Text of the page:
Re: Racoon Problem & Cisco Tunnel

From: Nate Williams (nate@yogotech.com)
Date: 03/15/01


From: Nate Williams <nate@yogotech.com>
Date: Thu, 15 Mar 2001 12:08:03 -0700 (MST)
To: Robert Clark <res03db2@gte.net>


> Ted, do you know of any online guidelines to wrting protocols
> that function well with NAT?

Here's some:

1) Single TCP socket (UDP requires special NAT code to work correctly).
2) The client must initiate the connection
3) The client's local port must *NOT* be fixed.
4) The server's remote port must be fixed
5) All port/address information must be contained within the packet
   headers (no information must be passed in the contents of the
   packets).

If your protocol follows the above guidelines, it should work fine under
NAT.

Nate

ps. Did I miss anything obvious?

> Or maybe a list of protocols that don't work well with NAT?

Any protocol that doesn't follow the above convention. DNS (which uses
UDP) is an 'exception' in that most NAT implementation contain special
code to deal with it.

> On Mon, Mar 12, 2001 at 11:02:03PM -0800, Ted Mittelstaedt wrote:
> > >-----Original Message-----
> > >From: owner-freebsd-questions@FreeBSD.ORG
> > >[mailto:owner-freebsd-questions@FreeBSD.ORG]On Behalf Of Bob Van Valzah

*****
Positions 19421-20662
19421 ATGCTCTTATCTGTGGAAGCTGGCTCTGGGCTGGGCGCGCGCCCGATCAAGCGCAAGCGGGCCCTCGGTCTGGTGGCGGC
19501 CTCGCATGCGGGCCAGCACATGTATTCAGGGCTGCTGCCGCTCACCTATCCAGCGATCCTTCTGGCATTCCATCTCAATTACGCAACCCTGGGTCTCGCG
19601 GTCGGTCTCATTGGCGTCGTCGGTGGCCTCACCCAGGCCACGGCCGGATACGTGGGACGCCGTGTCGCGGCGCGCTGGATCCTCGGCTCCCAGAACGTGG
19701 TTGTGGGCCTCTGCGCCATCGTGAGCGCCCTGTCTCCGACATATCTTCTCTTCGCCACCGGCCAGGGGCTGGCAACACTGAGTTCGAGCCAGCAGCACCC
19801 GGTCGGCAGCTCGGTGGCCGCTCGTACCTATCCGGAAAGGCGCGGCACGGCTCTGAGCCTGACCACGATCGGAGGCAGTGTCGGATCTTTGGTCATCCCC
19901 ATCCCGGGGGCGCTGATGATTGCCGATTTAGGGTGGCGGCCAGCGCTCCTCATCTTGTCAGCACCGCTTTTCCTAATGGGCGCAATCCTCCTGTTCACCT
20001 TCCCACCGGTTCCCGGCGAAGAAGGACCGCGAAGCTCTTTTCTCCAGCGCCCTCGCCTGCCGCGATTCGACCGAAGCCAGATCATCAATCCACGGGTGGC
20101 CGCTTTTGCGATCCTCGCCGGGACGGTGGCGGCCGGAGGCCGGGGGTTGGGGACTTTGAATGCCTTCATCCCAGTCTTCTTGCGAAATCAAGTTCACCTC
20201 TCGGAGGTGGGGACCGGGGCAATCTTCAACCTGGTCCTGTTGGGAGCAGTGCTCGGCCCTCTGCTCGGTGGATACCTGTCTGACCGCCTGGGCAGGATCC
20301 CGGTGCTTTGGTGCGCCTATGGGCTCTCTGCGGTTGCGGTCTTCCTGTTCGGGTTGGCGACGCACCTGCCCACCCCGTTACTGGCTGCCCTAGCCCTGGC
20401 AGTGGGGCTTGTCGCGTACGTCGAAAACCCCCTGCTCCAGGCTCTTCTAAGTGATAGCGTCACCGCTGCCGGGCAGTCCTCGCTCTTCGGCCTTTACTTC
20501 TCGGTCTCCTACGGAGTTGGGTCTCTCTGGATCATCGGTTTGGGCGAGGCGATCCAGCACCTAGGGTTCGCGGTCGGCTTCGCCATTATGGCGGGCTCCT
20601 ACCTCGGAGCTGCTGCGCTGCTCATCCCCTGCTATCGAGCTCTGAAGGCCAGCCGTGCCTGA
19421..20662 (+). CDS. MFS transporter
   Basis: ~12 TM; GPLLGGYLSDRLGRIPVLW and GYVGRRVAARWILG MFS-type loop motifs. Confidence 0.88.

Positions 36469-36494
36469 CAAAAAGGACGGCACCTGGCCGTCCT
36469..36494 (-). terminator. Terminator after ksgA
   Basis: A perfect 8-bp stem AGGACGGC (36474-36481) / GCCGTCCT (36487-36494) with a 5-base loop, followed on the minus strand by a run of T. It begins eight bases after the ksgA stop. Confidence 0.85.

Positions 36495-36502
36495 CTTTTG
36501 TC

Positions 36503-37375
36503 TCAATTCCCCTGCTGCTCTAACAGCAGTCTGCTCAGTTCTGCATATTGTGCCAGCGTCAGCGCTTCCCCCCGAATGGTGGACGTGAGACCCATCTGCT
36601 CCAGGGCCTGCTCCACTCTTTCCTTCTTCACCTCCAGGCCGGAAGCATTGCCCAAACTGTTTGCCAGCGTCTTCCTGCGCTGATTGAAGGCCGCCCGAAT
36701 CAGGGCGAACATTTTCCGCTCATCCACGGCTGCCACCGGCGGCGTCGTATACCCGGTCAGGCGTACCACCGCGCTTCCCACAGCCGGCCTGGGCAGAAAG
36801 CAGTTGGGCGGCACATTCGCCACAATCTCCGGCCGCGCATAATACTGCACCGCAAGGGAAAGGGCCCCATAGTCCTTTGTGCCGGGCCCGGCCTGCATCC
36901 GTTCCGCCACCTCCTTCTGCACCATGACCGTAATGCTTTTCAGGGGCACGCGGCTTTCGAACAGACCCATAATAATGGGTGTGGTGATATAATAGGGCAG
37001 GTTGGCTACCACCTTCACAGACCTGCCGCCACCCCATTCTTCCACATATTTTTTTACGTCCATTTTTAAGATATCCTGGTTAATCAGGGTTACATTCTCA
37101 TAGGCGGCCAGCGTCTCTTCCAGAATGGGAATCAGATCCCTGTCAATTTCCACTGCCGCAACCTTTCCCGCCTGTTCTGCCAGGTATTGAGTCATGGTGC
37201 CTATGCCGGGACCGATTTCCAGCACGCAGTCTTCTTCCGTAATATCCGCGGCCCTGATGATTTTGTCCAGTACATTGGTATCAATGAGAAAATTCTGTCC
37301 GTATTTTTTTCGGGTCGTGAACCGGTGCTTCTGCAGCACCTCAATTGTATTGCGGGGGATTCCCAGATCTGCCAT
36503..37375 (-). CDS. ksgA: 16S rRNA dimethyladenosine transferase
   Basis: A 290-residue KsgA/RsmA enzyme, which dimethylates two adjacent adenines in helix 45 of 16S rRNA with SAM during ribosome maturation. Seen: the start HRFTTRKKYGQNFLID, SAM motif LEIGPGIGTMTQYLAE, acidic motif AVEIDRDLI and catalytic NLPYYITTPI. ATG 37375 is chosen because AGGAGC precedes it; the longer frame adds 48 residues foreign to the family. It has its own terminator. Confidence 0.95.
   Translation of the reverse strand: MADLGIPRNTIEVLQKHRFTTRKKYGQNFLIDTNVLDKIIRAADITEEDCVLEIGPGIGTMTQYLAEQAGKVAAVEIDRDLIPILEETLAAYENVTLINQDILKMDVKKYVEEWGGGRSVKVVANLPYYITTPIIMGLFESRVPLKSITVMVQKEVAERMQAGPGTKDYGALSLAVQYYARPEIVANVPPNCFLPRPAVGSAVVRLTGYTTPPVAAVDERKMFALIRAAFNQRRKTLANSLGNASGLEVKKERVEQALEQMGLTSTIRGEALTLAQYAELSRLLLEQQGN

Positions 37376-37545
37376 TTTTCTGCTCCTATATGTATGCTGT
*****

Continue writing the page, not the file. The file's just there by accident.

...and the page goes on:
> > >Sent: Monday, March 12, 2001 8:07 AM
> > >To: pW
> > >Cc: FreeBSD-Security@FreeBSD.ORG; FreeBSD-Questions@FreeBSD.ORG
> > >Subject: Re: Racoon Problem & Cisco Tunnel
> > >
> > >
> > >Yes. The five DSL setups with which I'm familiar all grant at least one
> > >public address per house. I believe all are static, but one might be
> > >dynamic. Interference with protocols like IPSec is one of the reasons
> > >why I'd make a public address a requirement when choising a DSL
> > >provider. When it comes to NAT, I'm with Vint Cerf--avoid it if at all
> > >possible. Let's hasten the deployment of IPv6.
> > >
> >
>
> -snip-
>
> >
> > NAT has proven itself reliable and vital and idiot engineers that design TCP
> > protocols that assume everyone has a public IP number are just architecting
> > their own failures, and their protocol's subsequent minimizing by the
> > market. I have some sympathy for protocols like IPSec that came to be
> > during the same time - but organizational-to-organizational IPSec tunnels
> > don't have to pass through the NAT - they can terminate on it. But, anyone
> > doing a new protocol today is a fool if it can't work though a NAT.
> >
> >
> >
> > Ted Mittelstaedt tedm@toybox.placo.com
> > Author of: The FreeBSD Corporate Networker's Guide
> > Book website: http://www.freebsd-corp-net-guide.com
>
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